E-tail Slump Enters Third Month
Is the current e-tail lull the calm before the storm?
Oct 12, 2000 12:00 AM PT
According to statistics firm PC Data, the pace of business at the top online retailers in September was virtually unchanged from August, marking the second consecutive month of lackluster activity.
The report comes as e-tailers gear up for the holiday selling season, which many observers view as crucial to the long-term health of e-commerce.
"This hopefully is the calm before the storm -- not the calm before the calm," said Cameron Meierhoefer, Internet analyst at PC Data Online, the division that compiled the report.
"Everyone is awaiting the fourth quarter," Meierhofer told the E-Commerce Times. "The holiday sales will be really the true indication of the state of online retailing today."
Different This Year
"You don't have the same excitement around this year as you did last year," Meierhofer said. "It's a much more sober environment, where companies really have to target how their businesses are going to work and prove that they can earn some money doing what they're doing."
Added Meierhoefer, "Online retailers have become serious about turning a profit, and many have discarded the steep discounts they used to win over consumers last year. This may be driving consumers to shop around -- both online and off -- for the best deal before buying."
Companies are said to be scrambling to improve customer service and delivery to avoid a repeat of last year's well-publicized snafus. Those problems notwithstanding, surveys show consumers were largely satisfied with their buying experiences online and are likely to return to the Web for holiday shopping again this year.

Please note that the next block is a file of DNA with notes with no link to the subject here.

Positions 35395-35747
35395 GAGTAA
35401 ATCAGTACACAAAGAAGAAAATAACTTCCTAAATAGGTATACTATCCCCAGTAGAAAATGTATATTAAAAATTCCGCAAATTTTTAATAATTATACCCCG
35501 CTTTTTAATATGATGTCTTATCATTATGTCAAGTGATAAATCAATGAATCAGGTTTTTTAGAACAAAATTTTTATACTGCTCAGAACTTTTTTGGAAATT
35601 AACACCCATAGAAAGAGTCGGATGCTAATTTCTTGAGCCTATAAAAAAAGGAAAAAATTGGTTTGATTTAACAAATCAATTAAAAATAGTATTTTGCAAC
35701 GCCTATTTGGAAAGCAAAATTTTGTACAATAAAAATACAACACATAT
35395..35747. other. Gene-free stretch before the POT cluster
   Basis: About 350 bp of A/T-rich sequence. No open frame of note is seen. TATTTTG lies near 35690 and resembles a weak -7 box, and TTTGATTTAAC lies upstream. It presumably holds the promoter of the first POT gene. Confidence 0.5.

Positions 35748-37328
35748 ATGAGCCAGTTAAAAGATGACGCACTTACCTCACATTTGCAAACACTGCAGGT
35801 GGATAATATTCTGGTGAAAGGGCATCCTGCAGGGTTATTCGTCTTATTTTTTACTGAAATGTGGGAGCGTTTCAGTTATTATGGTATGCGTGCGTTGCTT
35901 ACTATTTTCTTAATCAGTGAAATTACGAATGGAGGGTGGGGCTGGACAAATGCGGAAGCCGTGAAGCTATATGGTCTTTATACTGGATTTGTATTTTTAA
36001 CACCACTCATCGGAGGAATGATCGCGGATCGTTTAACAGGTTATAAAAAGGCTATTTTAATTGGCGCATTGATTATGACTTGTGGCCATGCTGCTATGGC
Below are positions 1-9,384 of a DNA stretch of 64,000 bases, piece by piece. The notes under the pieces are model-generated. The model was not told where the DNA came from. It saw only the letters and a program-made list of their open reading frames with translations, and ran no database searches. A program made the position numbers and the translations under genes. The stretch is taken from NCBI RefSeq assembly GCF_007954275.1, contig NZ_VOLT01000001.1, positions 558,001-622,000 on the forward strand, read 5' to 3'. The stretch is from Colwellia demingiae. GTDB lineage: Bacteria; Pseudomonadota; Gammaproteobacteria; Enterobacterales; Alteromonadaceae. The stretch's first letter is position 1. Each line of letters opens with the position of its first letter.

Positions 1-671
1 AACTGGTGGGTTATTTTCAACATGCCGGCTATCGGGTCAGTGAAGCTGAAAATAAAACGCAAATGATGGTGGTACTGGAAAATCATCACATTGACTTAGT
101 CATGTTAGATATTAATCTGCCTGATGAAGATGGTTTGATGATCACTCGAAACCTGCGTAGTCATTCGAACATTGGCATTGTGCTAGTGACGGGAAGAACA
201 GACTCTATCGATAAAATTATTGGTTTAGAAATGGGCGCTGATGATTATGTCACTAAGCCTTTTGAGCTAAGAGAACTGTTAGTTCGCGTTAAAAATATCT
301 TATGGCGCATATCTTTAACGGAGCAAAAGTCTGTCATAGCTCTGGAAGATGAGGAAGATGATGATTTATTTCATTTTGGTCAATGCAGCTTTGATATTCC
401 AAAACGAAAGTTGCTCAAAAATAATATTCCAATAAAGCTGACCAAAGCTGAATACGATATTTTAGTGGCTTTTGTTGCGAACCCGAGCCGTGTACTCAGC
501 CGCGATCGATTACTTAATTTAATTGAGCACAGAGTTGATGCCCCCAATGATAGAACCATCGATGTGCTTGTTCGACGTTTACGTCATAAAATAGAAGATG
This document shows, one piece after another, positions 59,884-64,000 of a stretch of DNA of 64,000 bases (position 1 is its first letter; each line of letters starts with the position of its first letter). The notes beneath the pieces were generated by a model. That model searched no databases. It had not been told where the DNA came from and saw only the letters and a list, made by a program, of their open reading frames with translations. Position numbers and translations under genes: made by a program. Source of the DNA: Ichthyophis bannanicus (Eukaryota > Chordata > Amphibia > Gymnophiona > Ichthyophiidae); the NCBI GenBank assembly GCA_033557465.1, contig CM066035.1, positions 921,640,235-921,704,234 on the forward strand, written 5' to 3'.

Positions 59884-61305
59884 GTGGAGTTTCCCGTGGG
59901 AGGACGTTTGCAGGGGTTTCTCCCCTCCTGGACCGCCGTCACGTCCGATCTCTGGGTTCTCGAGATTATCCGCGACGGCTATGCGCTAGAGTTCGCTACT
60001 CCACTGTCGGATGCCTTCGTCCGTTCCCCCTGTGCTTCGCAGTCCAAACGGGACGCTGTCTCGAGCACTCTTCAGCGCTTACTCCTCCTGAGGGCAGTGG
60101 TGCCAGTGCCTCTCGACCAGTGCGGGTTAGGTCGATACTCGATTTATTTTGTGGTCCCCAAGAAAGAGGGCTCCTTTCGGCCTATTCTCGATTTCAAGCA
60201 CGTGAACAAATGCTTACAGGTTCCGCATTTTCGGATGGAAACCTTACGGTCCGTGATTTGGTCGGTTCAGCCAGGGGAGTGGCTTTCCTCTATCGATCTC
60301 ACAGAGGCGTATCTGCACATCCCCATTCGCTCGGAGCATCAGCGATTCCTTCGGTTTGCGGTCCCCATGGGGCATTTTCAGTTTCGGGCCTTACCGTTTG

Analysts' forecasts for fourth-quarter e-tail sales range from $9 billion to $12.5 billion (US$), up from an estimated $5 billion to $10.5 billion last year.
eMarketer, a New York City-based research firm, said earlier this month that first-time e-shoppers will help lift holiday sales to $12.5 billion, up 71 percent from last year. Convenience factors -- such as avoiding crowds and traffic -- will drive these "newbies" online this year, the firm said.
Amazon Still On Top
Amazon.com (Nasdaq: AMZN) held on to its position as the top e-tailer, with 1.6 million buyers. Next was Ticketmaster.com (Nasdaq: TMCS), with 569,000 customers, followed by Buy.com (Nasdaq: BUYX), with 428,000.
Though Amazon retained its standing among consumers, the company has seen its stock price slump as analysts question its move to add more products to its lineup, warning the strategy could hurt its efforts to post a profit. Most recently, Amazon added photo products and services to its growing list of offerings.
eToys, Pets.com Advance
Among the top 20 e-tailers tracked by PC Data, toy seller eToys.com (Nasdaq: ETYS) moved from the 11th to the 8th ranking after jumping from the number 15 spot in August and advancing 19 positions the previous month.
Pet-product seller Pets.com also saw more business during September, advancing to number 8 from the number 10 slot.
Competition is keen in the toy and pet-product sectors, with smaller players unable to stay in business and larger, brick-and-mortar companies beefing up their Web operations.
Last year, eToys and Pets.com were among those that offered steep discounts to attract customers and introduce their names to the public. "It appears the land-grab strategy is paying off -- for those who won," PC Data's Meierhofer said. Many others, however, are now out of business.
Reston, Virginia-based PC Data Online compiles its rankings by tracking unique visitors and unique buyers from each Web site. The sample includes more than 120,000 of the total 81 million home Internet users.